Cisco WAAS Software Release 4.0.13 introduces flexibility when using WCCPv2 as the redirection method. It allows configuration of egress method that increases Cisco WAAS deployment alternatives in cases using WCCP iterception. From Cisco WAAS 4.0.13 onward, the WCCP negotiated return is also supported as the egress method. This method allows the Cisco WAE to be deployed on the same subnet as users or servers and provides better support for preservation of the routing path chosen by the network, because the optimized traffic is returned to the redirecting router. The negotiated return egress method also helps ensure compatibility with asymmetric routing, equal-cost multipath (ECMP) load-balancing, and Hot Standby Router Protocol (HSRP) environments. The return traffic egress method is negotiated based on the WCCPv2 configuration on the router and the egress method configuration on the Cisco WAE.
Cisco WAAS 4.0.13 allows configuration of the egress method for WCCP interception mode. WCCP interception mode supports two egress methods: IP forwarding and negotiated return. The negotiated return option currently supports WCCP GRE as the only WCCP egress method. If WCCP negotiates Layer 2 return, then the Cisco WAE defaults to IP forwarding as the egress method. Note that no notification will be received if the negotiated egress method defaults to IP forwarding; however, a syslog message will be generated if such a case occurs.

IP Forwarding Egress Method and Supported Cisco WAE Deployment Scenarios

When the IP forwarding egress method is used, the return traffic packets are forwarded to the Cisco WAE default gateway. IP forwarding is the default egress method Cisco WAE uses to return redirected traffic, and it is part of the Cisco WAE default configuration. With the IP forwarding egress method, the Cisco WAE must be deployed on a separate subnet from users and servers, which can be accomplished using subinterfaces or tertiary interfaces (Figure 1). The command-line interface (CLI) command to configure IP forwarding as the egress method is shown here:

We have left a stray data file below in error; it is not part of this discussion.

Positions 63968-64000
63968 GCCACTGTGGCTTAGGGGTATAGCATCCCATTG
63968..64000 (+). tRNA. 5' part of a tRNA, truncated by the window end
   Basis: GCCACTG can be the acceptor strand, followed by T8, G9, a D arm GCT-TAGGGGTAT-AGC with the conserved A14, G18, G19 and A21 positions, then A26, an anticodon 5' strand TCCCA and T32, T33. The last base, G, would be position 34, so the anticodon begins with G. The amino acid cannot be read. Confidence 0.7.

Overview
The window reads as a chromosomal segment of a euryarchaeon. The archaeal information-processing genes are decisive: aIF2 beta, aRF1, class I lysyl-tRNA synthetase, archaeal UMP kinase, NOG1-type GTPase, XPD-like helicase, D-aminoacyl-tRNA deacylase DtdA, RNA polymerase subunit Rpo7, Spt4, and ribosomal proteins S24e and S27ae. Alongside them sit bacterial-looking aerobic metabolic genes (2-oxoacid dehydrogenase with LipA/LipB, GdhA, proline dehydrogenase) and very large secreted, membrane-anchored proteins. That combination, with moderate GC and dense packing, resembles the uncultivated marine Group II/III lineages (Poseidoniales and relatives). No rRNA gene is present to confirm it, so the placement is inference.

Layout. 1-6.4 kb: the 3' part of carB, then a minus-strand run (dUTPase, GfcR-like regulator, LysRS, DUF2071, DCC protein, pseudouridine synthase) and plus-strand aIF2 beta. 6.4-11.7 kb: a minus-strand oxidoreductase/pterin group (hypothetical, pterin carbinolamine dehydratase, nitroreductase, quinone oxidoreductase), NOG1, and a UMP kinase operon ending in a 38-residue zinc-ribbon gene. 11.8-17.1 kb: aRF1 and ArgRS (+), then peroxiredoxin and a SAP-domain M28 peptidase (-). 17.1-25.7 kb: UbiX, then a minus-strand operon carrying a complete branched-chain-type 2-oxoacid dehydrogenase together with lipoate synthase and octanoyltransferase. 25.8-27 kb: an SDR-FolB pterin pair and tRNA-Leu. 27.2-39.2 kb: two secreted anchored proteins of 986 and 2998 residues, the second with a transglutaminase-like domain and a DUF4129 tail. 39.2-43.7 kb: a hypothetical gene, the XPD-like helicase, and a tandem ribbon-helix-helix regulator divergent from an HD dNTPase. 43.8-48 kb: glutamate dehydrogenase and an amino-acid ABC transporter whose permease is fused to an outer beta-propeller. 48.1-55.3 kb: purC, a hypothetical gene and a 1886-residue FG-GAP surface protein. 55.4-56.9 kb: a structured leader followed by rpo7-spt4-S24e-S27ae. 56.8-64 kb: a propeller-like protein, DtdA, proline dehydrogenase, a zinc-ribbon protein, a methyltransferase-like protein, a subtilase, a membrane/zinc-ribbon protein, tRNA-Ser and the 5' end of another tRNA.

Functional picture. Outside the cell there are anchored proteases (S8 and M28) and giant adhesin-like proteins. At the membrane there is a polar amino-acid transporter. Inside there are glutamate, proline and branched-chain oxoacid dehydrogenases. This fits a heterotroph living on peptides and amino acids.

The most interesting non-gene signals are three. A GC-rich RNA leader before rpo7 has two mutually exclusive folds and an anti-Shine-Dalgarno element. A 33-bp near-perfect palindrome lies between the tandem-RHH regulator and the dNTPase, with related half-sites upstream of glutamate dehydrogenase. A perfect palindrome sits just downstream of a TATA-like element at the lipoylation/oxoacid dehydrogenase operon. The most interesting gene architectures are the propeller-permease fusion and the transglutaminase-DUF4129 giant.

WAE(config)# egress-method ip-forwarding intercept-method wccp

Figure 1. Limitation of IP Forwarding: Cisco WAE Must Reside on a Separate Subnet to Prevent Infinite Forwarding Loop

When using the GRE egress method, the return traffic packets are returned back to the intercepting router using the GRE tunnel that is created as a result of WCCP negotiation. With the GRE return egress method, the Cisco WAE can be deployed on the same subnet as users or servers, and subinterfaces or tertiary interfaces are not required (Figure 2). The CLI command to configure GRE return as the egress method is shown here:
WAE(config)# egress-method negotiated-return intercept-method wccp
When using GRE encapsulation for WCCP redirection, the router uses the router ID IP address as its source IP address. The router ID IP address is the highest loopback address on the router, or if the loopback interface is not configured, the router ID IP address is the highest address of the physical interfaces. The router ID IP address is used as the source address for packets redirected from the router to the Cisco WAE, and as a result it is also used as the destination address for traffic from the Cisco WAE to the router, Therefore, you must be sure that a route exists from the Cisco WAE to the router. This is done by configuring a static route on the Cisco WAE to the router ID IP address. The router ID can be identified with the command show wccp routers on the Cisco WAE. If the WCCP server group contains multiple routers, a static route should be added to each of these router's router ID. The command to configure such static routes is:
WAE(config)# ip route <Router ID> <netmask> <gateway's ip>